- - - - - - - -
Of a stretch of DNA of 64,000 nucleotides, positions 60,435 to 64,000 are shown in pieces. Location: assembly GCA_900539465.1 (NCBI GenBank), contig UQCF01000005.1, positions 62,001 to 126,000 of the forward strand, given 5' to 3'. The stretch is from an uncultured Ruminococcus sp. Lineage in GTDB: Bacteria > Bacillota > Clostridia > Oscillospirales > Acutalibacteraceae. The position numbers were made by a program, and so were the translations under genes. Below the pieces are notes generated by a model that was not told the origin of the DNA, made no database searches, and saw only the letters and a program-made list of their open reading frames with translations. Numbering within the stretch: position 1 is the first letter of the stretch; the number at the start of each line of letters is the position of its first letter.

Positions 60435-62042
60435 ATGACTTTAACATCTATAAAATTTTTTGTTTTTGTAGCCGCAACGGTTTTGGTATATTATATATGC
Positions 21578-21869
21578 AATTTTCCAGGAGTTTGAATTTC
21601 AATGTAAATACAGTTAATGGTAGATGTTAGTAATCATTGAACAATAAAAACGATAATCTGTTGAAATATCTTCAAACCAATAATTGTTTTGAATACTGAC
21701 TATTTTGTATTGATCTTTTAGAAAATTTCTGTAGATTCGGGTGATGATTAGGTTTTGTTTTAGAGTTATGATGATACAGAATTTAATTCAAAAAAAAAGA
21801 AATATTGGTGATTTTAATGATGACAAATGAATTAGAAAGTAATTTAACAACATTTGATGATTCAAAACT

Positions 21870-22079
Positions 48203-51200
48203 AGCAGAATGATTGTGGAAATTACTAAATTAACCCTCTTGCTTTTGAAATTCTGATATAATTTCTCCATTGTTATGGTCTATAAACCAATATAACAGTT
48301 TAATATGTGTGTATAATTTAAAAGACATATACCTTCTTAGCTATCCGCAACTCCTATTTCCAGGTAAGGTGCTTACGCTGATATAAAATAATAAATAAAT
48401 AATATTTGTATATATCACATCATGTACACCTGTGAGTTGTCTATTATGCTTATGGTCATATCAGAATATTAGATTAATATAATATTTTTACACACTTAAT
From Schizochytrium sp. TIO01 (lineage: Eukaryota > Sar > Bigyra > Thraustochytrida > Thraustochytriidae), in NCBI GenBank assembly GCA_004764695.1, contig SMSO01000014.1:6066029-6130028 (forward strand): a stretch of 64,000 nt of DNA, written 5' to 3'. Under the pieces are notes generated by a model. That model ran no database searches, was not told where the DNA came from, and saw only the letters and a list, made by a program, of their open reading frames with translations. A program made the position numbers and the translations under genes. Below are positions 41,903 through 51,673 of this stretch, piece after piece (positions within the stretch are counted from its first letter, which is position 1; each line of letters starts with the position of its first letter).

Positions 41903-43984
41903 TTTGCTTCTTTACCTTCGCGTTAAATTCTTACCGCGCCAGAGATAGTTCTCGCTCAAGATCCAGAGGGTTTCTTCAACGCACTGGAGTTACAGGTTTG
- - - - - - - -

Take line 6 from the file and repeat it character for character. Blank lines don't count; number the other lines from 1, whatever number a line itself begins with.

21601 AATGTAAATACAGTTAATGGTAGATGTTAGTAATCATTGAACAATAAAAACGATAATCTGTTGAAATATCTTCAAACCAATAATTGTTTTGAATACTGAC